Obama administration said to consider military cybercommand

The goal: protect Defense Department networks, develop cyberwar capabilities

The Obama administration is considering a new military cybercommand for protecting U.S. Department of Defense networks and developing offensive cyberwarfare capabilities, according to a report in The Wall Street Journal.

Plans to launch the new command are expected to be officially announced by Defense Secretary Robert Gates soon, the Journal said, quoting unnamed government and military sources. The cybercommand is expected to be headed by a four-star general and would -- at least, initially -- be part of the Pentagon's Strategic Command.

According to the Journal, the frontrunner to head the new cybercommand is Lt.Gen. Keith Alexander. He is currently the director of the National Security Agency (NSA).

In a keynote speech yesterday at the RSA Security Conference in San Francisco, Alexander stressed that the NSA has no interest in running cybersecurity for the U.S. government as some have feared. But he did say the NSA wants to be able to lend technical support to help the Defense Department fulfill its cybersecurity mission.

The move to create a military cybercommand is an apparent response to the growing number of threats directed against critical military networks and systems. Earlier this week, the Journal reported on cybercriminals who had stolen terabytes of data on the Joint Strike Fighter, a $300 billion stealth fighter now under development. Although no classified information appears to have been stolen, information related to the design of the Joint Strike Fighter and its electronics -- data that could be used to help defend against the jet -- appears to have been compromised, the Journal said.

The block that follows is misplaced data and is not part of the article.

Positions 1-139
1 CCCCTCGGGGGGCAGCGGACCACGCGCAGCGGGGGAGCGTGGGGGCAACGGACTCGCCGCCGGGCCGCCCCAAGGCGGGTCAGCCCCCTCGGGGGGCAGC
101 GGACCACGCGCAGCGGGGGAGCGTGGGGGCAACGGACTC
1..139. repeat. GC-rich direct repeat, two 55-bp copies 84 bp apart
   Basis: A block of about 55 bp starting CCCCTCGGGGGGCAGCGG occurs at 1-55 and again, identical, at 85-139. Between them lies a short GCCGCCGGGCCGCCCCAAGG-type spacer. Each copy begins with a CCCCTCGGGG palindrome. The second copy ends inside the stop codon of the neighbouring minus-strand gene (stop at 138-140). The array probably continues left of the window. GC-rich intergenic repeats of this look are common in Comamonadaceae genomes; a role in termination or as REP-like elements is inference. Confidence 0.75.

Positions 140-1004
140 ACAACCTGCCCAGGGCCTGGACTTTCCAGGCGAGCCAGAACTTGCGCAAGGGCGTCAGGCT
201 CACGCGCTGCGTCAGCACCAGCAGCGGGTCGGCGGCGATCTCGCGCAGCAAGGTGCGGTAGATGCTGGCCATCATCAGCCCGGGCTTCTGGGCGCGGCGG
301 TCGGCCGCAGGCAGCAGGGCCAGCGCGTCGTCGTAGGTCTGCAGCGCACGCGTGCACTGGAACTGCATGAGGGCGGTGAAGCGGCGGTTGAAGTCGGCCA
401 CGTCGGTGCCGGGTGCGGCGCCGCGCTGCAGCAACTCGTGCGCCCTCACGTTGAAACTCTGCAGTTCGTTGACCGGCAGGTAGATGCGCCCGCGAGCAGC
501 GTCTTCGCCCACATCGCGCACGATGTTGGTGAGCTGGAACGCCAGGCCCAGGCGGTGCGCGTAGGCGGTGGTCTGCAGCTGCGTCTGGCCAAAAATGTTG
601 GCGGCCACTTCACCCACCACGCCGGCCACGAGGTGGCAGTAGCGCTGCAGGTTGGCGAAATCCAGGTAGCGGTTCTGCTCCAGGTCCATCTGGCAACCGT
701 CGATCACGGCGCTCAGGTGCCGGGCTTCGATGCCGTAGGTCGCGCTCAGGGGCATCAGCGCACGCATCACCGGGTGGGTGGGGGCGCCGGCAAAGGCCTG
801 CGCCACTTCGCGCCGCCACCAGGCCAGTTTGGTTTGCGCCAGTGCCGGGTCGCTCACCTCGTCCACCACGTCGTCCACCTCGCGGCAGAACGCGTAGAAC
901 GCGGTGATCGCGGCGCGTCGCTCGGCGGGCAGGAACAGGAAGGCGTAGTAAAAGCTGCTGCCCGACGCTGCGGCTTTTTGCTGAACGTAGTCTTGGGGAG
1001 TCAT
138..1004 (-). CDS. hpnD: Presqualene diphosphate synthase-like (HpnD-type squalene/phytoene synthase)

There have also been numerous other reports about foreign cyberspies from countries such as China and Russia breaking into military computers for espionage purposes.

Word of the planned cybercommand comes as the Obama administration prepares to review a report documenting governmentwide cyberpreparedness. The report was prepared by Melissa Hathaway, a former Bush administration aide who was appointed acting senior director for cyberspace for the National Security Council as well as the Homeland Security Council in February.

Hathaway was told to conduct a review of ongoing cybersecurity programs and come up with recommendations for ensuring that they are aligned with government and private-sector needs. The 60-day review was completed last week, and the report is expected to be reviewed by the president before any recommendations are made. The announcement of the new cybercommand will likely happen after that, the Journal said.

Copyright © 2009 IDG Communications, Inc.

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